The Beverley Sisters loosely styled themselves on their American counterparts, “The Andrews Sisters”. One of their biggest UK hits was the Irving Berlin song “Sisters”. Originally written for the 1954 film “White Christmas”, Berlin is reputed to have wrote the song with the Beverley Sisters in mind. Their other popular songs include “I Saw Mommy Kissing Santa Claus” (1953) and “Little Drummer Boy” (1959), both reaching No. 6 in the UK charts. In 1956, they made their only entry on the USA’s Billboard chart with their own arrangement of “Greensleeves”.

The Beverley Sisters were reportedly the UK’s highest-paid female artists during the 1950s and ’60s. While their career nosedived in the 1970s it saw a revival in the 80s’ after the sisters were invited to perform again. In 2002, the siblings enjoyed the limelight once again after performing for the Queen’s Golden Jubilee celebrations and the 50th anniversary of the Royal Variety Show. In 2004, they also participated in the D-Day 60th anniversary memorial concerts.

In 2002, the Beverley sisters entered the Guinness Book of Records as the world’s longest-surviving vocal group without a change of line-up. In 2006, the sisters were each awarded an MBE. In 2015, Babs died from cancer, aged 91. Joy lived another 3 years, dying in 2018, also aged 91. Teddy survives to the present day (May 2024), aged 97.

The McGuire Sisters

Photo credit: Flickr/CC BY-NC 2.0

The McGuire Sisters were a beloved American close-harmony trio of the 1950s and ’60s. Often mistaken for triplets, the sibling group consisted of Ruby (b. 1926), Dorothy “Dottie” (b. 1928) and Phyllis (b. 1931). The sisters were born in Middleton, Ohio to a steelworker father and a pastor mother. They began performing together as children, singing gospel at church and religious events. In 1949, they were discovered by a talent scout at a revival meeting in Dayton and quickly became a popular vocal trio act.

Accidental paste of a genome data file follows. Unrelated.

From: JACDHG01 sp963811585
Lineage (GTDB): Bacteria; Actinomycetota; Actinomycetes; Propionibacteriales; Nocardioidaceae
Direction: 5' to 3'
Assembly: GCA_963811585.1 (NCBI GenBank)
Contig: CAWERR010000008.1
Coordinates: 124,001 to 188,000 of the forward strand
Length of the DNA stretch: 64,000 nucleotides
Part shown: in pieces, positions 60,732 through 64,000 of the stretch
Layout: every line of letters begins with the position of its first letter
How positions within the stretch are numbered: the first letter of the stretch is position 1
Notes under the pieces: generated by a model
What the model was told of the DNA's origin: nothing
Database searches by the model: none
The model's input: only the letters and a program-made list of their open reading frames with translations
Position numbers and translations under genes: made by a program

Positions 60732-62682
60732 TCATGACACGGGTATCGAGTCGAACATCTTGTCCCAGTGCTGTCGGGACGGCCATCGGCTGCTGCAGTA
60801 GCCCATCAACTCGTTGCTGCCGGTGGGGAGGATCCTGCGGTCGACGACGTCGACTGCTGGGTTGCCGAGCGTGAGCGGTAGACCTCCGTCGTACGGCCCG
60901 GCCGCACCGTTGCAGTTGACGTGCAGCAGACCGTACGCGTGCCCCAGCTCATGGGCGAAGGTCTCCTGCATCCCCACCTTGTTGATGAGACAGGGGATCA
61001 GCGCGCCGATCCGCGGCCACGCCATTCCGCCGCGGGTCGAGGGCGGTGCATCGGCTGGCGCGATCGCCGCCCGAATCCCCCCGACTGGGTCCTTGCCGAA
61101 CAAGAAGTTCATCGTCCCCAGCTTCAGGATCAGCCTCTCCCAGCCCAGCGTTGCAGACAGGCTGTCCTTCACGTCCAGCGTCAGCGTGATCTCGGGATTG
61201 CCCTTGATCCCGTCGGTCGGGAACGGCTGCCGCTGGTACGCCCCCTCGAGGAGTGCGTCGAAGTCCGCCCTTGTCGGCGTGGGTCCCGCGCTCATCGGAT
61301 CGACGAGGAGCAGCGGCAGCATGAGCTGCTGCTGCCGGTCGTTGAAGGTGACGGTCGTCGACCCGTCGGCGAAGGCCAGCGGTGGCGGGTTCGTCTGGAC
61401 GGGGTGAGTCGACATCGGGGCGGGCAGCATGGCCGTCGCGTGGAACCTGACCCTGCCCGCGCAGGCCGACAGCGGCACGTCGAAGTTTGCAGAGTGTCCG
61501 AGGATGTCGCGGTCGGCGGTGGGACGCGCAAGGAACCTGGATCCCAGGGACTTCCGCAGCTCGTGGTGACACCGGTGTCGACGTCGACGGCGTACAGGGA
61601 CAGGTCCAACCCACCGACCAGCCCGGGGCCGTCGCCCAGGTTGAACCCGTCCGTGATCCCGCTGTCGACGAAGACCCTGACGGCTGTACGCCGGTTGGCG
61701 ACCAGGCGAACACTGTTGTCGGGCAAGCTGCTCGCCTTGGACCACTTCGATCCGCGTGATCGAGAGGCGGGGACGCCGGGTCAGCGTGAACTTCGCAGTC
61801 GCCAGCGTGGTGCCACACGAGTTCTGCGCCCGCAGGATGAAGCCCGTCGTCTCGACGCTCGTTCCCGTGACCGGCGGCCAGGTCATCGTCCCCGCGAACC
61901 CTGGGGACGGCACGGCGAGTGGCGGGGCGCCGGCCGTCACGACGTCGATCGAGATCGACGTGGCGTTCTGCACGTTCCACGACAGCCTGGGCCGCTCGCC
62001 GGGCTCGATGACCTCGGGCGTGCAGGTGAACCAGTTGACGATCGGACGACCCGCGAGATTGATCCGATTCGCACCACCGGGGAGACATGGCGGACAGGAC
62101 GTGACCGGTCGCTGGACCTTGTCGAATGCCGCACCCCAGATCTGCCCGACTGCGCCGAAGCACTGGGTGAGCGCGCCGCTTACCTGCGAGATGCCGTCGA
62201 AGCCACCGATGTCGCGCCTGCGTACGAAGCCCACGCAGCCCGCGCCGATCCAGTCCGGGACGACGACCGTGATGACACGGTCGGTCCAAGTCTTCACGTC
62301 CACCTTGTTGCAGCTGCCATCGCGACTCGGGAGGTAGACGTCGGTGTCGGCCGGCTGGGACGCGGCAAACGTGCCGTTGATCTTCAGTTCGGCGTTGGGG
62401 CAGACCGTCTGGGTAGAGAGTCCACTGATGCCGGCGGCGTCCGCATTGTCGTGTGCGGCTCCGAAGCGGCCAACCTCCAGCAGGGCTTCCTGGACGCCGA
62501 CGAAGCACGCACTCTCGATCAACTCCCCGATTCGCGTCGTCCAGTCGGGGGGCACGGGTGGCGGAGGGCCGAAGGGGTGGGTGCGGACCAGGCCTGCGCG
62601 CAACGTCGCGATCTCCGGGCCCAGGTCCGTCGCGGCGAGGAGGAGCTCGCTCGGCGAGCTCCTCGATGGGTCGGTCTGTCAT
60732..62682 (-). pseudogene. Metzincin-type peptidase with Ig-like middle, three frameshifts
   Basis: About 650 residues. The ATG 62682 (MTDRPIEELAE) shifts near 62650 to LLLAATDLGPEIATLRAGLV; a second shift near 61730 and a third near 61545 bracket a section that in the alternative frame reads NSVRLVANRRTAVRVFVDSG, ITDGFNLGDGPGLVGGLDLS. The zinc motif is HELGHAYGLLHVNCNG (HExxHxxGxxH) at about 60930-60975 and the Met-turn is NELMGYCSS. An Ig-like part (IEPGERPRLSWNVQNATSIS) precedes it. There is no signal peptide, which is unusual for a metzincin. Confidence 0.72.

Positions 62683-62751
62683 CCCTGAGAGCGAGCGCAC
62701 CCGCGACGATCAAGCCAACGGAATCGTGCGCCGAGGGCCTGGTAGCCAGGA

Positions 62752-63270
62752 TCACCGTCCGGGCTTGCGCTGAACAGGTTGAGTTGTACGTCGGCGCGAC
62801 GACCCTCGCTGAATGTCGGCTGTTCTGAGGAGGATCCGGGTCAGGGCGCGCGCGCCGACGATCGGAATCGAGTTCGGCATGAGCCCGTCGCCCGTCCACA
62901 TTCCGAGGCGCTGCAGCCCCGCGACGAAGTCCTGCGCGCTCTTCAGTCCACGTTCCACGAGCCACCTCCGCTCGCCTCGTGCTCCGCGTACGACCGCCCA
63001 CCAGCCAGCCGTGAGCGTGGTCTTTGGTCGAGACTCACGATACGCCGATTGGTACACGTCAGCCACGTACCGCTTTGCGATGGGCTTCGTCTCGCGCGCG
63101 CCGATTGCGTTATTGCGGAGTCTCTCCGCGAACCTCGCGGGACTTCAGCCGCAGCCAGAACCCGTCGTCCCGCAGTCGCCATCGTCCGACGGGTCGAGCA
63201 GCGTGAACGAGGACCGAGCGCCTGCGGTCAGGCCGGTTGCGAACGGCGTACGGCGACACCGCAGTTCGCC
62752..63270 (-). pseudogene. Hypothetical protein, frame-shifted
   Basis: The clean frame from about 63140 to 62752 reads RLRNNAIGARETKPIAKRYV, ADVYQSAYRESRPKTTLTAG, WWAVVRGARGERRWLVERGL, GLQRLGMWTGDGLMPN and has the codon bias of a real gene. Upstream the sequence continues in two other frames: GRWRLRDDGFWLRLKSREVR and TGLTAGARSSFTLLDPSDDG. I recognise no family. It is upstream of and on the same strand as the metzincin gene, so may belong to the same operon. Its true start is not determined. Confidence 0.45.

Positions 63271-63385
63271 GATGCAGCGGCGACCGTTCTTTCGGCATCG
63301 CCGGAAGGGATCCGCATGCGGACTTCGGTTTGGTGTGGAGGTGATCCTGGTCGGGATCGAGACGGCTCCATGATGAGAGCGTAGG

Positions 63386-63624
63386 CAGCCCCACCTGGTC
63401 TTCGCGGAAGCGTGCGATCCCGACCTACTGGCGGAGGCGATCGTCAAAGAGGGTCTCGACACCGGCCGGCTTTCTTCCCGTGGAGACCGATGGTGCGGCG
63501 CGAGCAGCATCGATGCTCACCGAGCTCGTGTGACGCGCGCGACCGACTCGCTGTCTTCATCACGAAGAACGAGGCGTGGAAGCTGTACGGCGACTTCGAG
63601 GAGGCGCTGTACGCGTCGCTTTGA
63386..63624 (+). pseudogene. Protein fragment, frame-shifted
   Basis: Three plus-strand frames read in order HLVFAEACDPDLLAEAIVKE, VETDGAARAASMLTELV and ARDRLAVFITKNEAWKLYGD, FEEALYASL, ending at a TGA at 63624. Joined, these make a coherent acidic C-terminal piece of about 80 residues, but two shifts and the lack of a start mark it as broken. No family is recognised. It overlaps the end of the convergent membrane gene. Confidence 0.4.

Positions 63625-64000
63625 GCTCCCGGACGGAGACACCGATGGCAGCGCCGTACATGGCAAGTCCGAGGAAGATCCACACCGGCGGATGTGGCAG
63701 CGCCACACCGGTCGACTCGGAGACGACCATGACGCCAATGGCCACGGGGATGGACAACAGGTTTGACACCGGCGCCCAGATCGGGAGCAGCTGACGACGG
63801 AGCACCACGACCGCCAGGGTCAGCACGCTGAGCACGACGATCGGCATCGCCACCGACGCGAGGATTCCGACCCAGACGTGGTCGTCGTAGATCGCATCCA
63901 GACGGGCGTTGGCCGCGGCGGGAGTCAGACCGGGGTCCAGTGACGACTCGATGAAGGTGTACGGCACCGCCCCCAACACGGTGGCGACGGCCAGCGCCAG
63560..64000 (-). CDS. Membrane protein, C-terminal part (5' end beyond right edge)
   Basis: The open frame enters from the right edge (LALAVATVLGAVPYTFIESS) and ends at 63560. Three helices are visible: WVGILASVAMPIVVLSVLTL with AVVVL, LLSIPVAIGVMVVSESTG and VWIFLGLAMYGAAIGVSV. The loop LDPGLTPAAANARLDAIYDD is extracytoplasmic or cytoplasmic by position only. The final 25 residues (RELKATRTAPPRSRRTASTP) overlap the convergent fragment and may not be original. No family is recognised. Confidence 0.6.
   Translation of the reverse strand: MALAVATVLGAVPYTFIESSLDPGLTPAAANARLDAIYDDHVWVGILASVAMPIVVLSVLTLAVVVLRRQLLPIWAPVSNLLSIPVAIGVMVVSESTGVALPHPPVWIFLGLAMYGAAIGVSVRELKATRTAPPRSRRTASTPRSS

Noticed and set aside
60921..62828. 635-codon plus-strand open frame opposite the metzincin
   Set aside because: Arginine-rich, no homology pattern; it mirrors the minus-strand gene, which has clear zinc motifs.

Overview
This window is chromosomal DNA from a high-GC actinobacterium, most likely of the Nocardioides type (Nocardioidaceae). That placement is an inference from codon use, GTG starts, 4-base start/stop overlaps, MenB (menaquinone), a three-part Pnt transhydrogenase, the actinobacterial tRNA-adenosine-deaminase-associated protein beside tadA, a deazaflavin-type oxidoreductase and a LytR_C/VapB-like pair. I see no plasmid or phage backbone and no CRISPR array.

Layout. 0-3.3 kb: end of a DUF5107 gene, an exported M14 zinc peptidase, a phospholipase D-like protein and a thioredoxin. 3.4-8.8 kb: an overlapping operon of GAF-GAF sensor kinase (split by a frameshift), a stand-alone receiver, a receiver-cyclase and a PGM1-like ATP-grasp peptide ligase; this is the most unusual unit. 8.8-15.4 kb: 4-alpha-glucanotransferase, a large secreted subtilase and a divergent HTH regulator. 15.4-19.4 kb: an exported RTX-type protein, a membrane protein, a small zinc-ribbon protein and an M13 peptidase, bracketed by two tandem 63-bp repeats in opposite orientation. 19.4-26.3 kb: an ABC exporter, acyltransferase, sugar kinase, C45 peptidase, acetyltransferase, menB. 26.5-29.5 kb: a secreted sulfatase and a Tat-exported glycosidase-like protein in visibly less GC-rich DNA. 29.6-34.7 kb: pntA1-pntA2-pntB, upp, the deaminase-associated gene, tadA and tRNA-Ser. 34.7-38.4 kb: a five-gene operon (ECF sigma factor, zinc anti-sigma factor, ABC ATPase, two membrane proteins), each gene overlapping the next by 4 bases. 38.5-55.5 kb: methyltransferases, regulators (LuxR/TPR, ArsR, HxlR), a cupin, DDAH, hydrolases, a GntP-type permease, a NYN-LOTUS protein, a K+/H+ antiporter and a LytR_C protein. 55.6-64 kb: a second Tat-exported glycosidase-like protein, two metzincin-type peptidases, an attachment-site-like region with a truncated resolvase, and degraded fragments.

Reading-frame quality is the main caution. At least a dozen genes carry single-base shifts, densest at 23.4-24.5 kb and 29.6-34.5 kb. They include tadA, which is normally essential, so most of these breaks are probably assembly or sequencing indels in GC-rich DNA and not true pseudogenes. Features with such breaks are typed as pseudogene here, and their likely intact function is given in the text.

The sisters most popular songs were “Sincerely” (1955) and “Sugartime” (1958), which both reached No. 1 on the USA’s Billboard charts. Some of their other most popular songs include “Goodnight, Sweetheart, Goodnight” (1954), “Something’s Gotta Give” (1955), “He” (1955) and “May You Always” (1959). During the 1960s, the sisters frequently appeared on America’s most popular TV variety shows. Throughout their career, they performed live for five US Presidents. And, in 1961, appeared at London’s Royal Variety Show in the presence of Queen Elizabeth II.

The sisters last national public performance was on The Ed Sullivan Show in 1968. Still, at the height of their fame, the disbandment was blamed on Phyllis’ association with mobster Sam Giancana. The couple’s long-term relationship was judged to impact the trio’s public popularity. Phyllis pursued a solo singing career, while Christine became a successful businesswoman and Dorothy a housewife.

However, in 1986, the sisters agreed to give a special performance at Toronto’s Royal York Hotel. Following rave reviews, the sisters rekindled their act to give regular nightclub performances for several years. After that, they gave the occasional performance up until 2004, lastly appearing on a PBS “Magic Moments” Special.

In 2013, Dorothy, suffering from Parkinson’s disease and dementia, died in Paradise Valley, Arizona, aged 84. Christine died 5 years later in Las Vegas, Nevada, aged 92, from unknown causes. In 2020, the last surviving sister, Phyllis, died of natural causes at home in Las Vegas, Nevada, aged 89.


Header image credit: PICRYL/PDM 1.0